When playwright Jonathan G. Galvez was studying theater in college, a professor gave his class a typical drama studies assignment: Each student was asked to make a list of the types of roles he or she could play.
Galvez, who is Asian, said that while other students in his class listed typical archetypes – the buddy/best friend, the frat boy, the femme fatal, the mother, etc. – he was challenged by his teacher when he listed similar roles for himself. After his teacher questioned his ability to play these generic roles, an in-class argument ensued.
“In theater, you’re always told that you should play to your type. Play to the types of roles you’re good at,” said Galvez, who is currently working on his MFA at Hollins University. “But when it comes to people of color, we’re told to play to our race.”
‘Race is a matter of how you choose to look at it.’ – Jonathan G. Galvez
“The play basically looks at the stereotypes ascribed to Asian men, but also questions whether the Asian community is doing enough to combat those stereotypes,” said Galvez.
He said the play traces some of his own experiences in the theater world, where he has sometimes been typecast for certain parts and excluded from other roles.
The play also looks at the world beyond the stage and examines racial prejudice against Asians in the broader society. “Musical Theater for Asian Males (Only Edition)” was, for instance, partially inspired by the death of Danny Chen, a Chinese-American soldier who was serving in Afghanistan, where he was taunted and harassed by his fellow servicemen because of his race. Chen died in Afghanistan last October. It was initially believed that Chen committed suicide, but several of Chen’s fellow soldiers were eventually charged with criminally negligent homicide in connection with his death.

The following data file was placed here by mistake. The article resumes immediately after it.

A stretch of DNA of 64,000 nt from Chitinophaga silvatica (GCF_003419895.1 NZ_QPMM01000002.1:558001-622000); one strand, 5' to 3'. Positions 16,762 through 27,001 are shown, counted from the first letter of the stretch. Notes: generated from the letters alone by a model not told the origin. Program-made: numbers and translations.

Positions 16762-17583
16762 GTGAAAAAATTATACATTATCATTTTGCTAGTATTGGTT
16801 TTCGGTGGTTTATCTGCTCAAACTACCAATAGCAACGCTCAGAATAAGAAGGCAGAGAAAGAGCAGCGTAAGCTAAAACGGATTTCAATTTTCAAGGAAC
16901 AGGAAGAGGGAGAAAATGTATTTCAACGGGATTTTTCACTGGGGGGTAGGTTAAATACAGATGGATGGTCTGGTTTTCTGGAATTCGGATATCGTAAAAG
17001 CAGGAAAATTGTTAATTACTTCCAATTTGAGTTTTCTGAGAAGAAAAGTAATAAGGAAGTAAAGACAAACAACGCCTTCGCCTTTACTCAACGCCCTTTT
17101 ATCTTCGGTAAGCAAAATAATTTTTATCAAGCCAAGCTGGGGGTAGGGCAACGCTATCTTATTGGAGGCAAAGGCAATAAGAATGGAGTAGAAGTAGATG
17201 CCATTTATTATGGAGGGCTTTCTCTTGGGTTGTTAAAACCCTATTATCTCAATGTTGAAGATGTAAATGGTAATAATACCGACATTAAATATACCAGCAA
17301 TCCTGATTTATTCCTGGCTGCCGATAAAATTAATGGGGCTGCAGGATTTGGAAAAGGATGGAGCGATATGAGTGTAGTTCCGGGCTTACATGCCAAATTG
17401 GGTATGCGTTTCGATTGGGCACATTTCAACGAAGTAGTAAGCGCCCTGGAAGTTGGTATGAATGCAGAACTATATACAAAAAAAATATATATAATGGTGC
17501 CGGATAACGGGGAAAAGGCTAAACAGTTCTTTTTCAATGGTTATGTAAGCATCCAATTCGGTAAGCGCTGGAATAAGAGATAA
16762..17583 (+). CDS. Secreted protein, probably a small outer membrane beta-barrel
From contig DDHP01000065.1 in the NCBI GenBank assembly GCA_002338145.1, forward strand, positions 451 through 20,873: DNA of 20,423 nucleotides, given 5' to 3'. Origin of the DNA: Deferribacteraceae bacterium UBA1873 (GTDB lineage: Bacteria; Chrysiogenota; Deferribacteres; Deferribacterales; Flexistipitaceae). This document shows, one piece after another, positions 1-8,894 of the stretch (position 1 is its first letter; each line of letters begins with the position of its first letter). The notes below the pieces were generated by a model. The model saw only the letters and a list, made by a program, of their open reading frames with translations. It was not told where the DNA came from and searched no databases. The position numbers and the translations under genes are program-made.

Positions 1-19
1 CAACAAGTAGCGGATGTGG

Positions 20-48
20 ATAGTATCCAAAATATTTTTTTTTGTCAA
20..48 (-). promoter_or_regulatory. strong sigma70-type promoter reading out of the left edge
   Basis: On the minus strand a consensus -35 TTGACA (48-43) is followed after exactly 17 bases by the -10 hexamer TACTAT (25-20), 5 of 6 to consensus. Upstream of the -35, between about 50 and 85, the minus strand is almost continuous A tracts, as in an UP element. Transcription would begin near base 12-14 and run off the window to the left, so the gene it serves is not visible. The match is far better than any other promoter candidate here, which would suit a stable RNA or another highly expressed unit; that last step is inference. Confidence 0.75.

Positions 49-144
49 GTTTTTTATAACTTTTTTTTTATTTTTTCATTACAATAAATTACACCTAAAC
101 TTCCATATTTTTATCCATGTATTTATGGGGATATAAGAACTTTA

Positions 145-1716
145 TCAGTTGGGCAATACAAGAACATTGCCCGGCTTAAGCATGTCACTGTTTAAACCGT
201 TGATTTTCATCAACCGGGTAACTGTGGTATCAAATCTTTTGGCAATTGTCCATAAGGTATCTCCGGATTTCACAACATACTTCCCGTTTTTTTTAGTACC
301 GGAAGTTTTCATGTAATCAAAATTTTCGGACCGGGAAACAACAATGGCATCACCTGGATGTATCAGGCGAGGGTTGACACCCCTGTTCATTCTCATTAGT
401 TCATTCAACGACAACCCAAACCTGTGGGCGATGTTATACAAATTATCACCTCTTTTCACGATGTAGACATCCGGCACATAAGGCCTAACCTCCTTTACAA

Many people believe Chen was murdered and that his death was a hate crime.
Despite the work’s somber genesis, Galvez said the play “pokes fun at certain stereotypes and reminds us that the concept of race, and how we define race, is a matter of how you choose to look at it.”
Galvez will perform “Musical Theater for Asian Males (Only Edition)” on Friday, Sept. 28 at 8:15 p.m. and again on Saturday, Sept. 29 at 4 p.m. The running time is 45 minutes. There is no intermission.
The rest of the Fest
Galvez’s play is part of a collection of works that will be performed this weekend at Art House Productions as part of the So Low Theater Festival. The festival will present one act plays from emerging playwrights.
Nine other playwrights will also showcase their latest work, including Mark Williams, Summer Dawn Hortillosa, Alana Jackler, Ismail Azeem, John Watts, Gabby Creery, Kate Kaiser, Daniel Wilson, and Ariel Seidman-Wright. Each writer will present his or her own work for the festival.
Tickets for each show are $6 and can be purchased at the door.
Art House Productions is located at 1 McWilliams Place, at Hamilton Square. For more information regarding the So Low Festival and performance scheduling, visit www.arthouseproductions.org or call (201) 915-9911.
E-mail E. Assata Wright at firstname.lastname@example.org.